Te Puia Tallas y tejidos/Carving and Weaving
Podemos ver las clases de tallado de madera en las que hacen figuras con formas humanas y otras figuras que usan en sus construcciones y también de los diferentes tipos de tejidos y como los hacían
Existe una tienda en la que venden esculturas y tejidos
We can see the wood carving classes , how they made human figures and other figures used in their buildings and also of the different weaving types and how they weaved
There is a store that sells sculptures and textiles
En una zona geotermal han hecho un parque en el que aparte del paseo entre las fumarolas , geysers , cráteres ... tienen un centro cultural Maorí en el que hay edificios tradicionales tallados de madera , hacen espectáculos folkloicos , enseñan artesanías y las venden.
No podían faltar los helechos y los kiwis
n a geothermal area they have made a park where besides the walk between the fumaroles, geysers, craters ... it has a Maori cultural center where there are traditional wooden constructions , they do folk performances , teach and sell crafts.
They could not miss the ferns and the kiwis cr
Te Puia is one of the most popular geothermal parks in central NZ north island.
Rotorua is sourrounded by different parks like Te Puia, which makes it hard to decide which one to choose!
After a stop at the tourist board and hundreds of leaflets, we chose Te Puia to be sure to see geysers and kiwis (the park i also includes a kiwi house) and I must admit that we were satisfied with our choice.
Te Puia is very close to Rotorua city centre (the steam coming from geysers is visible from everywhere) and offers a comfortable car parking.
The entrance costs 40NZ$ and you can also buy tickets from the tourist board to save 5NZ$ and avoid queues (that we actually did not find). The ticket includes a guided tour of the park. Guides are Maori and provided us with interesting information on the Maori culture and knowledge of their land. The park is actually the "backyard" of a Maori village and they know it cm by cm. Beside the geysers (the guide will take you there a few minutes before they activate) and kiwis, the park offers some mud pools, boiling streams and little lakes, craters, Maori cultural performances and the recostruction of an original Maori village.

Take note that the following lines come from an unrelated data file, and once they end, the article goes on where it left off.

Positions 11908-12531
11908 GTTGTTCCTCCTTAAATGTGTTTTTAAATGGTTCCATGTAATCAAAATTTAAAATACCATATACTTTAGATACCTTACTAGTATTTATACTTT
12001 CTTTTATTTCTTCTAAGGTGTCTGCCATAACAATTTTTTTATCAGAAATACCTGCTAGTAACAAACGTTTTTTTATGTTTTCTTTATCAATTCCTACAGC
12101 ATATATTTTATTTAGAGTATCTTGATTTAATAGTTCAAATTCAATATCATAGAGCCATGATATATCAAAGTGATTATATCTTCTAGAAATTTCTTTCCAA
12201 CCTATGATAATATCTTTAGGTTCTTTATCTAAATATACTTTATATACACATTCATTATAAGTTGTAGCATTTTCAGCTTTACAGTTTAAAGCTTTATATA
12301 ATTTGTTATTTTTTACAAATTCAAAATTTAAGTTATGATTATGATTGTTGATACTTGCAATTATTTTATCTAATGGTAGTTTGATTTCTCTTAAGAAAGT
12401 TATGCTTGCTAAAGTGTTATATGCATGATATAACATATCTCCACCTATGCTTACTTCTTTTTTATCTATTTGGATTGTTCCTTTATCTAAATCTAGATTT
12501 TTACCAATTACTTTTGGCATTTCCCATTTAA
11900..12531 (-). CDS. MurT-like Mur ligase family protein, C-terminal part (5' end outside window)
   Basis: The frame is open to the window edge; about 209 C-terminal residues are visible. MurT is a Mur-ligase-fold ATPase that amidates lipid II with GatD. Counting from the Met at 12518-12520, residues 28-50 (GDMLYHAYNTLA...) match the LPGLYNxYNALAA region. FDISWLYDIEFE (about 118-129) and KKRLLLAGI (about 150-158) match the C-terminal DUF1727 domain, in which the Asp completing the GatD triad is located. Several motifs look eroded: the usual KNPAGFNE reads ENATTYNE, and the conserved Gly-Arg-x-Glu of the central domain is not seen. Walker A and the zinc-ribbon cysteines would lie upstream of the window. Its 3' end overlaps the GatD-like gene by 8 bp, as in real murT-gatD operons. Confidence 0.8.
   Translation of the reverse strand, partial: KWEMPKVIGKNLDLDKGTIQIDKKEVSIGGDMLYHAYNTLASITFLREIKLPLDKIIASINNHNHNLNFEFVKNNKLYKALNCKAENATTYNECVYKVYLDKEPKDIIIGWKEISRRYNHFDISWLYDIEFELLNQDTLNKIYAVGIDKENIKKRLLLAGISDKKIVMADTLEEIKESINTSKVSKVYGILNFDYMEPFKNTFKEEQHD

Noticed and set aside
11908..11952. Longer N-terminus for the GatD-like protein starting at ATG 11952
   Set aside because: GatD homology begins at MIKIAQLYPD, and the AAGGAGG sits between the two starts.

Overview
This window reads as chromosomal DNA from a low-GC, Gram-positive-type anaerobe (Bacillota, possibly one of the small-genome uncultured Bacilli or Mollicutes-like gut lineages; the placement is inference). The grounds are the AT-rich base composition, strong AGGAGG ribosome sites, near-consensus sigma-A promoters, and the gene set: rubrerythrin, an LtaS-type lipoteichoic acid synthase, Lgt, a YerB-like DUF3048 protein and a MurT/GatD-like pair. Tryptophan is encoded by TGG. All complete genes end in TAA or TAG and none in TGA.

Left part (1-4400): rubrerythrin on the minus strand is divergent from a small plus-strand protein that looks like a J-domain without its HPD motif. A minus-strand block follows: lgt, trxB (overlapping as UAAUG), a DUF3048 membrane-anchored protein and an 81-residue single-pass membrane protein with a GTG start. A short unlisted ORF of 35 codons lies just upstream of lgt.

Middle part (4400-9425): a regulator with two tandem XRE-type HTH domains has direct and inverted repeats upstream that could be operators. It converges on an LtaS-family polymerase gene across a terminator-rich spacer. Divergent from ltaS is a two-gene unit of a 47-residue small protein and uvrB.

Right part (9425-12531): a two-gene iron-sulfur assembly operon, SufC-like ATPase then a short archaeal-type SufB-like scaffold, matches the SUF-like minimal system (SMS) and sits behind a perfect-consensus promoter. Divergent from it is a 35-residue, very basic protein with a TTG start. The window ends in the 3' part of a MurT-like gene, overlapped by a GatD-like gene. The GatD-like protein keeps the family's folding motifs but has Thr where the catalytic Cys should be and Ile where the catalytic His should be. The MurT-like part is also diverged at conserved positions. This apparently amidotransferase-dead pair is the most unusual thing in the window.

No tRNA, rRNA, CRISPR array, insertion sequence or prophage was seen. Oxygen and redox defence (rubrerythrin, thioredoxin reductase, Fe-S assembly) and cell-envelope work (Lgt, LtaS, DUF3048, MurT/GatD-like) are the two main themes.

It is possible to stroll around the park without guide, the entrance ticket comes with a park map.
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Te Puia + "Whaka": The Divided Attractions
On my first NZ trips Te Puia and Whakarewarewa at the city limits of Rotorua were still one attraction for which you had to pay one entry fee. At the end of the 1990s there was an argument and the geothermal site was divided, even "Whaka" itself, and since 1998 you have two tourist attractions side by side. So it is up to you to make a choice as nearly the same things are offered, geothermal wonders and Maori culture.
Although we have been there with nearly no other tourists around it can happen that the thermal reserves are totally overcrowded with busloads of tourists. If you do not mind this and have limited time it still is a good place for getting an impression. However, the geothermally much more spectacular and colourful places are Waiotapu and Orakei Korako.
Whakarewarewa (the wh is pronounced as f) is only a third of its original size and features bubbling mud holes, hot pools, steaming and sulphor stinking flats, as well as Maori carvings, a meeting house and stage where you can twice daily enjoy a culture show. It is now known as The Thermal Village which really has kept its original village feeling. You can explore the place on your own or join a guided tour, and I clearly prefer it to Te Puia - and it is cheaper ;-)
However, the main attraction of "Whaka", the very active Pohutu geyser, is now on the other side of the fence and belongs to Te Puia. But it can still be seen from the "Whaka" area, and it erupts several times a day and does not need to be fed by soap to erupt like the famous Lady Knox Geyser at Waiotapu.
Te Puia did not only get Pohutu but also the other two thirds of the original Whakarewarewa. Officially it is The New Zealand Maori Arts & Crafts Institute. You can watch Maori artists carve and wave houses, canoes, weapons, jewellery and clothes and also buy the very expensive products. They also have a Kiwi House with two or so kiwis, and offer guided tours and cultural perfomances with song and dance, including a hangi which is the traditional Maori meal from the earth oven.
- Arts and Culture
Whakarewarewa (Whaka) reportedly has the 'Biggest Geyser in the World' today called 'Pohutu' which plays at a certain time during the day up to a height of 100 Ft. There are boiling mud pools, hot water pools & steaming vents.